Archive for the ‘Classifier Fusion’ Category

Combining Pattern Classifiers: Methods and Algorithms

Saturday, March 12th, 2011

Combining Pattern Classifiers: Methods and Algorithms, Ludmila I. Kuncheva (2004)

WorldCat entry: Combining Pattern Classifiers: Methods and Algorithms

From the preface:

Everyday life throws at us an endless number of pattern recognition problems: smells, images, voices, faces, situations, and so on. Most of these problems we solve at a sensory level or intuitively, without an explicit method or algorithm. As soon as we are able to provide an algorithm the problem becomes trivial and we happily delegate it to the computer. Indeed, machines have confidently replaced humans in many formerly difficult or impossible, now just tedious pattern recognition tasks such as mail sorting, medical test reading, military target recognition, signature verification, meteorological forecasting, DNA matching, fingerprint recognition, and so on.

In the past, pattern recognition focused on designing single classifiers. This book is about combining the “opinions” of an ensemble of pattern classifiers in the hope that the new opinion will be better than the individual ones. “Vox populi, vox Dei.”

The field of combining classifiers is like a teenager: full of energy, enthusiasm, spontaneity, and confusion; undergoing quick changes and obstructing the attempts to bring some order to its cluttered box of accessories. When I started writing this book, the field was small and tidy, but it has grown so rapidly that I am faced with the Herculean task of cutting out a (hopefully) useful piece of this rich, dynamic, and loosely structured discipline. This will explain why some methods and algorithms are only sketched, mentioned, or even left out and why there is a chapter called “Miscellanea” containing a collection of important topics that I could not fit anywhere else.

Appreciate the author’s suggesting of older material to see how the pattern recognition developed.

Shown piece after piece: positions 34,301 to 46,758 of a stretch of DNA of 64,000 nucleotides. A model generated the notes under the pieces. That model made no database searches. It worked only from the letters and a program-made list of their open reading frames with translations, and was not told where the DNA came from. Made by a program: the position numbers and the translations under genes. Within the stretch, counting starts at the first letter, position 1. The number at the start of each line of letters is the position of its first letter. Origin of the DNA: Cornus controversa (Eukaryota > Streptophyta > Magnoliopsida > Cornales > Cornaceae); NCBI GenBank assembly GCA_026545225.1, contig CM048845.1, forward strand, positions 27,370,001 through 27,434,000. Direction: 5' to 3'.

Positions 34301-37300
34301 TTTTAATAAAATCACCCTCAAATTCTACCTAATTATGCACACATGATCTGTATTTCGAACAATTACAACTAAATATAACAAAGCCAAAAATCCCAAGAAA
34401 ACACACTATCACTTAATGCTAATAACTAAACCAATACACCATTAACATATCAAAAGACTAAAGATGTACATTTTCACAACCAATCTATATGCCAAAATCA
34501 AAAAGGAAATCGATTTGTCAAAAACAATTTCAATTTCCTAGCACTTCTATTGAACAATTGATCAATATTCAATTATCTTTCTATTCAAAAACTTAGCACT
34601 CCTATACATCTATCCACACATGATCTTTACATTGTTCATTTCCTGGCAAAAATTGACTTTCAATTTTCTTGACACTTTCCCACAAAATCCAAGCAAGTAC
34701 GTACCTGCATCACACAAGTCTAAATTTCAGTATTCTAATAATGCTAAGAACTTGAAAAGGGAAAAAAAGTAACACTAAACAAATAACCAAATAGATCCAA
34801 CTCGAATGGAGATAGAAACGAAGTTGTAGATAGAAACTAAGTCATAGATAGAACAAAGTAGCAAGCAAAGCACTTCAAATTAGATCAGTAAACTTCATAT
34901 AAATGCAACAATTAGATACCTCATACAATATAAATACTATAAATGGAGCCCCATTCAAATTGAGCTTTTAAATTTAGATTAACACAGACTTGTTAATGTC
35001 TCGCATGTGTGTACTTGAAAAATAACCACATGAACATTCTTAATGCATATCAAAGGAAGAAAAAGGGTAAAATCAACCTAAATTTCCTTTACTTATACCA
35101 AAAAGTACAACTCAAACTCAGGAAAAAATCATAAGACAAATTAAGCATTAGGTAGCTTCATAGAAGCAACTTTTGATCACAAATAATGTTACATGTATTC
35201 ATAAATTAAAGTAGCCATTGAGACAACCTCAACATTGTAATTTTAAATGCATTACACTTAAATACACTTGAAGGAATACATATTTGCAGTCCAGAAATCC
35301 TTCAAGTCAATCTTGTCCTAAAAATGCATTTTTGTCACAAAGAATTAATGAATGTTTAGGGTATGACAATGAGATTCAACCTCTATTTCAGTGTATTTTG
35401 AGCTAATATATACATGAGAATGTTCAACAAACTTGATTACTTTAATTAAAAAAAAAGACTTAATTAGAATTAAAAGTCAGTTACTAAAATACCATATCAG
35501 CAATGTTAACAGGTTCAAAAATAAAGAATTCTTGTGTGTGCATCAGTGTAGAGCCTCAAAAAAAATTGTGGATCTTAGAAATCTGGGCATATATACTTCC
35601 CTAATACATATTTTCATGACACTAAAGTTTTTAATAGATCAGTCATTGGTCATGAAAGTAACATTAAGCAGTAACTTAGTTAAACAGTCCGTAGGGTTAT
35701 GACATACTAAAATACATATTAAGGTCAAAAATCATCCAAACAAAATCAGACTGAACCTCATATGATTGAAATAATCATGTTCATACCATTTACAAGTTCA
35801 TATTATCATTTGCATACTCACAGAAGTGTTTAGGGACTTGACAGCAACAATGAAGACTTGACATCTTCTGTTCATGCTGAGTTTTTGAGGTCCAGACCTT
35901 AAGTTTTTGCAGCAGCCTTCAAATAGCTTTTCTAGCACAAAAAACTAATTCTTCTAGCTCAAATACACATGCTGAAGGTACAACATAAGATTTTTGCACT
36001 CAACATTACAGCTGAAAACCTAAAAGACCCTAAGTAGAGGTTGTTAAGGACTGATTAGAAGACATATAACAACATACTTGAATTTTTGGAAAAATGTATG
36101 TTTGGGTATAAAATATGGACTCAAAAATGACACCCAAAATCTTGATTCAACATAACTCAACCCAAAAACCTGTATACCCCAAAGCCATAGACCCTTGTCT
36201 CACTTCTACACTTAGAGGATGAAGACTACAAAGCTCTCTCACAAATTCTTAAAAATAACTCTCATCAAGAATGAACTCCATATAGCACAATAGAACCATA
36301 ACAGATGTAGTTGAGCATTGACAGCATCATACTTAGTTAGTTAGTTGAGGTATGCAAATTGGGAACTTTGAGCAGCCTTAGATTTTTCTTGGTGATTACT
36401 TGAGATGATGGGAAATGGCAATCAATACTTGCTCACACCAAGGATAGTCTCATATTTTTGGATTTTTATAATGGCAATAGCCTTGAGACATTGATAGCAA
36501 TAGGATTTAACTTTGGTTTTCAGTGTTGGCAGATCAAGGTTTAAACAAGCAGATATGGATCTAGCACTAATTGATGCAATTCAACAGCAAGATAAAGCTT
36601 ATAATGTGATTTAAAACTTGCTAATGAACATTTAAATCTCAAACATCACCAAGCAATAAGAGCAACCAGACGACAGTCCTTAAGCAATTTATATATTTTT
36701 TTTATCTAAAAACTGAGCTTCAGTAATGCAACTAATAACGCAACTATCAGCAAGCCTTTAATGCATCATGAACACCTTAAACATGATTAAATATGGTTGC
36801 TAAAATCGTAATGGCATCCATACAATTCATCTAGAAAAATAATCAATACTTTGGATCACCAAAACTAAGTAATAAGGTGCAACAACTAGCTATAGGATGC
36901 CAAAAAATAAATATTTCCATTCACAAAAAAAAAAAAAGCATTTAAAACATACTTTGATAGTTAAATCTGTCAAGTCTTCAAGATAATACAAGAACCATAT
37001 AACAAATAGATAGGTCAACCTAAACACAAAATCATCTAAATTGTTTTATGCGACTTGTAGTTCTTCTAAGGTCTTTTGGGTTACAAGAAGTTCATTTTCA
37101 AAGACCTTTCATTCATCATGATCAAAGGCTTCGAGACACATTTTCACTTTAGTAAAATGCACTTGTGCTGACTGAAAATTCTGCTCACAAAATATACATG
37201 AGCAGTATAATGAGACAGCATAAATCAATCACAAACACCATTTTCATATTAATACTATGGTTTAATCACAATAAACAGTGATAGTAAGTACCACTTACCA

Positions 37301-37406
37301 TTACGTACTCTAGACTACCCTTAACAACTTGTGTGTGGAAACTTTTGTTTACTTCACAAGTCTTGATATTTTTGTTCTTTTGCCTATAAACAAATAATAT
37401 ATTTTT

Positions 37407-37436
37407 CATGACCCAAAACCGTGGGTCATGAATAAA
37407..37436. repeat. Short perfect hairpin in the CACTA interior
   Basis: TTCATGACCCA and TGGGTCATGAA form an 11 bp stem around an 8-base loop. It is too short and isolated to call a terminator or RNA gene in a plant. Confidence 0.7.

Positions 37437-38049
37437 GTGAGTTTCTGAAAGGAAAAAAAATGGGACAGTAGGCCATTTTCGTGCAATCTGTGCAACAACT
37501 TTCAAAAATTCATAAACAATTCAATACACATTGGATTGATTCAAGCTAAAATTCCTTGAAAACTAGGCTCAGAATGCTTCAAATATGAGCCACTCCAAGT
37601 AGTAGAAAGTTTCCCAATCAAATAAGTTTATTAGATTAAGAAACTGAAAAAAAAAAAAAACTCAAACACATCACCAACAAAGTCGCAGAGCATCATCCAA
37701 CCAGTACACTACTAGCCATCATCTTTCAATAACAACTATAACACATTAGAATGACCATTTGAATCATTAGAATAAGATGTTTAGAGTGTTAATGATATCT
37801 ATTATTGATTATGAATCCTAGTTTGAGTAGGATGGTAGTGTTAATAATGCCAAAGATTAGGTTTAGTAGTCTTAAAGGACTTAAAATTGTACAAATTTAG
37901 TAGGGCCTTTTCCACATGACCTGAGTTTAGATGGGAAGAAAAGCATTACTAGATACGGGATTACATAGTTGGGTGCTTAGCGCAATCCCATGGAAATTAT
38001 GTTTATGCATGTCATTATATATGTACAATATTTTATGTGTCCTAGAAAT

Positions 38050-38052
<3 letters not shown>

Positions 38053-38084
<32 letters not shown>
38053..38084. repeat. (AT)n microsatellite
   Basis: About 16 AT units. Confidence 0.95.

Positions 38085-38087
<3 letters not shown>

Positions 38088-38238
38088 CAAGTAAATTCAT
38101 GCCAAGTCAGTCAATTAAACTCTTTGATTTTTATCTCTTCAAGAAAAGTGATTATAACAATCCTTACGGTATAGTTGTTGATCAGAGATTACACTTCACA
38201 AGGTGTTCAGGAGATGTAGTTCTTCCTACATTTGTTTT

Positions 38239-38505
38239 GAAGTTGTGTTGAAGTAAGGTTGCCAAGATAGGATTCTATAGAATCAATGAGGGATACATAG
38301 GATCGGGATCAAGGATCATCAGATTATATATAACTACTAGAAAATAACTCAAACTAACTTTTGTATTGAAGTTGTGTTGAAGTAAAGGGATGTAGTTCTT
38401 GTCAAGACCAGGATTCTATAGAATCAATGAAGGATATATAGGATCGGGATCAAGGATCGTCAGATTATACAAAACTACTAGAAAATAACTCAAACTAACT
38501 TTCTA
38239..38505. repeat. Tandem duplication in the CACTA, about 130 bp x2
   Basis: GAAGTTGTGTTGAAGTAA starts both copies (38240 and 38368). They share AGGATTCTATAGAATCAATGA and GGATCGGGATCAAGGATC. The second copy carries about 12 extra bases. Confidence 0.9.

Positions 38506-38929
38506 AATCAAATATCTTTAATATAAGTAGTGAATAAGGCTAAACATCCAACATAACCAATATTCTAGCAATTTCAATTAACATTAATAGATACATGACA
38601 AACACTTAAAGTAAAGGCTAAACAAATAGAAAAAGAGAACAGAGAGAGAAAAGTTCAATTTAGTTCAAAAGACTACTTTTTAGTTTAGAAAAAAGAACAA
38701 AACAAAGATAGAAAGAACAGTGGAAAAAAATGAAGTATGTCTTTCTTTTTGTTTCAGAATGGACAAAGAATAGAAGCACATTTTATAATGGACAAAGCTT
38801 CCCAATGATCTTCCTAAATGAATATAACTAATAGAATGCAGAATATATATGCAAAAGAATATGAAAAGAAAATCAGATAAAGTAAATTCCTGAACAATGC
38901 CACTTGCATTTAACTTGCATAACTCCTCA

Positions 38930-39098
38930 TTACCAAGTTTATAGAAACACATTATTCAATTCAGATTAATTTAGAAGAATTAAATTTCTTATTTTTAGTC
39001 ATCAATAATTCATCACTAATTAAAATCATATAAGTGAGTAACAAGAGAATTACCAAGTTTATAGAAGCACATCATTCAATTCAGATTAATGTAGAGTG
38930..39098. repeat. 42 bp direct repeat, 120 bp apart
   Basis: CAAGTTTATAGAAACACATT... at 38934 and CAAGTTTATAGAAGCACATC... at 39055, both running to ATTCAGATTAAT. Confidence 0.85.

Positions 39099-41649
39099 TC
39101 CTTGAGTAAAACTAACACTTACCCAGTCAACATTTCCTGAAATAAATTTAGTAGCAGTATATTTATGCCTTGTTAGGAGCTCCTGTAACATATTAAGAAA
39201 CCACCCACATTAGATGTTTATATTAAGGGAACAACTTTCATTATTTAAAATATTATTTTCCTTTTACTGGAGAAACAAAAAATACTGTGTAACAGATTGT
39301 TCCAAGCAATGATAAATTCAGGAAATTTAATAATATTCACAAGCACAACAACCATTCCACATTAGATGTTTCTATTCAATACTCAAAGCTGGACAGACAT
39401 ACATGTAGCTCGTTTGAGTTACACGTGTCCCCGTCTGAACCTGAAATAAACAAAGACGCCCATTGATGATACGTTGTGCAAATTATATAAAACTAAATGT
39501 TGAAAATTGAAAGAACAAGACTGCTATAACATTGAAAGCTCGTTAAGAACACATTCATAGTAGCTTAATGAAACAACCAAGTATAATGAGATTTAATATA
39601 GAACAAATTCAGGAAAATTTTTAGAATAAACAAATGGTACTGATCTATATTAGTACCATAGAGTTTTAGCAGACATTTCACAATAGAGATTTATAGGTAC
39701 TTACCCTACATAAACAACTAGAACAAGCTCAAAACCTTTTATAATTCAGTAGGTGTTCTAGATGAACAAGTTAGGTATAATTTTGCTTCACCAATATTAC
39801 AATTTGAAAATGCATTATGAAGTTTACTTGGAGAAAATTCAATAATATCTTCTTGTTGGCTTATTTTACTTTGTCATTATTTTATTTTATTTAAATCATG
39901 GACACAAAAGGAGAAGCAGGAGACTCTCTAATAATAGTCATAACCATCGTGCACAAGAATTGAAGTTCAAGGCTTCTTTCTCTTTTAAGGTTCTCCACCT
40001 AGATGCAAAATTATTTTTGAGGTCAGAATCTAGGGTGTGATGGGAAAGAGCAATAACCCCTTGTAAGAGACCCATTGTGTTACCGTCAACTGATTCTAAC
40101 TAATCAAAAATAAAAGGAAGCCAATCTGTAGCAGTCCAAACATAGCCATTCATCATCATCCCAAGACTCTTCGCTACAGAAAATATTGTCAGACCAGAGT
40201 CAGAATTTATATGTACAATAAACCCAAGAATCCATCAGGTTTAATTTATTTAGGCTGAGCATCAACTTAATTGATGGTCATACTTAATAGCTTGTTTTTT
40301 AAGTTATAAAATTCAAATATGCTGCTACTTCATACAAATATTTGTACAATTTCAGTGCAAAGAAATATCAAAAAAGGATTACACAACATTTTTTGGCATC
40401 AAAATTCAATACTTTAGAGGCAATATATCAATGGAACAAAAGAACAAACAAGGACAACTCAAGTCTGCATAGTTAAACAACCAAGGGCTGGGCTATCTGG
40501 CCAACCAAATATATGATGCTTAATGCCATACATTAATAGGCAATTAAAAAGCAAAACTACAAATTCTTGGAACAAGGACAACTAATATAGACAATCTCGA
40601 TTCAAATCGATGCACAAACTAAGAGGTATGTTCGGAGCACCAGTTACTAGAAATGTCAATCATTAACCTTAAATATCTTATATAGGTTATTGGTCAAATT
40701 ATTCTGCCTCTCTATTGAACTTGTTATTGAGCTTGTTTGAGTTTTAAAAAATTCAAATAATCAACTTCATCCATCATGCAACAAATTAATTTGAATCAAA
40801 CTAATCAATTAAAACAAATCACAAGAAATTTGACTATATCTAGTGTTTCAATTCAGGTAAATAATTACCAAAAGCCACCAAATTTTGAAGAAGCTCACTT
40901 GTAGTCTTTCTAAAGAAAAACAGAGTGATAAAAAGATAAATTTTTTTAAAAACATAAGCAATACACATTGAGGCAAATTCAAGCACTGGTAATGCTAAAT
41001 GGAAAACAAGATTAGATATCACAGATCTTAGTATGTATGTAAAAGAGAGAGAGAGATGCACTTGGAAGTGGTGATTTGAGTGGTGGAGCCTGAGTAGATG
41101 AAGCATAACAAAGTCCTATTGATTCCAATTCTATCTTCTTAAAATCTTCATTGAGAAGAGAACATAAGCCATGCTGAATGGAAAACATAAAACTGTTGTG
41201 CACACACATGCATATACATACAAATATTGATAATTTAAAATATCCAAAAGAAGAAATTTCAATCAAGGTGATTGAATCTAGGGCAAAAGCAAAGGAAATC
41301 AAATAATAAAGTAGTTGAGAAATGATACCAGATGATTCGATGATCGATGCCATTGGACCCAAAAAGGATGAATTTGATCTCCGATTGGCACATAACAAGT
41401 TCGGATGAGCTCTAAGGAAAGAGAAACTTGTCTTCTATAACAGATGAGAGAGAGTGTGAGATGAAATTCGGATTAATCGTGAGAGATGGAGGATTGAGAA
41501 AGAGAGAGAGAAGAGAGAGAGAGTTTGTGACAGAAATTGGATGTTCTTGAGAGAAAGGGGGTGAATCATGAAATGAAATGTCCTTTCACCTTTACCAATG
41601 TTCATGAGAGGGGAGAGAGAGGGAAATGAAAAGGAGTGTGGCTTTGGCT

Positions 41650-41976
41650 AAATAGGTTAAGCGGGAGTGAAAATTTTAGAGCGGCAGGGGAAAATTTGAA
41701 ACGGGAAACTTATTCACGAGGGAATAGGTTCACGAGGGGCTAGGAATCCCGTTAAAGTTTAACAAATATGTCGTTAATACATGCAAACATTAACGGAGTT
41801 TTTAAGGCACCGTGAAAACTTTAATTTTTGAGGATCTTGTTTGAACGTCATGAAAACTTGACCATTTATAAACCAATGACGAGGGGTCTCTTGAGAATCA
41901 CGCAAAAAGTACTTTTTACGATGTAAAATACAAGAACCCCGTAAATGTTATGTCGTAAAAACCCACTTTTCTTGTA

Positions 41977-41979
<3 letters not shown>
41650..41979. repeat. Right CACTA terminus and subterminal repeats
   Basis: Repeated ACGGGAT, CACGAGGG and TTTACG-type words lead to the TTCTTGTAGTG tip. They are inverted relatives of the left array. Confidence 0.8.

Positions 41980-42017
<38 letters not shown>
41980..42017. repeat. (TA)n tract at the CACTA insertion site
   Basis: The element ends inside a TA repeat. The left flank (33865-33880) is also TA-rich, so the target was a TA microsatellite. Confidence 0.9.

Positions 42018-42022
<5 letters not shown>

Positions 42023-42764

Suggestions/comments on this or later literature on pattern recognition?

Ensemble Based Systems in Decision Making

Friday, November 26th, 2010

Ensemble Based Systems in Decision Making Authors: Robi Polikar Keywords: Multiple classifier systems, classifier combination, classifier fusion, classifier selection, classifier diversity, incremental learning, data fusion


In matters of great importance that have financial, medical, social, or other implications, we often seek a second opinion before making a decision, sometimes a third, and sometimes many more. In doing so, we weigh the individual opinions, and combine them through some thought process to reach a final decision that is presumably the most informed one. The process of consulting “several experts” before making a final decision is perhaps second nature to us; yet, the extensive benefits of such a process in automated decision making applications have only recently been discovered by computational intelligence community.

Also known under various other names, such as multiple classifier systems, committee of classifiers, or mixture of experts, ensemble based systems have shown to produce favorable results compared to those of single-expert systems for a broad range of applications and under a variety of scenarios. Design, implementation and application of such systems are the main topics of this article. Specifically, this paper reviews conditions under which ensemble based systems may be more beneficial than their single classifier counterparts, algorithms for generating individual components of the ensemble systems, and various procedures through which the individual classifiers can be combined. We discuss popular ensemble based algorithms, such as bagging, boosting, AdaBoost, stacked generalization, and hierarchical mixture of experts; as well as commonly used combination rules, including algebraic combination of outputs, voting based techniques, behavior knowledge space, and decision templates. Finally, we look at current and future research directions for novel applications of ensemble systems. Such applications include incremental learning, data fusion, feature selection, learning with missing features, confidence estimation, and error correcting output codes; all areas in which ensemble systems have shown great promise

Ironic that the second paragraph of the abstract starts off with the very semantic diversity that bedevils effective information retrieval and navigation.

Excellent survey article on ensemble systems.


  1. Read and summarize this article. (1-2 pages)
  2. Choose a data set (list to be posted for class). Outline the choices or evaluations you would make in assembling an ensemble system. (3-5 pages, no citations)
  3. Build an ensemble system to assist with building a topic map for a specific data set (Project)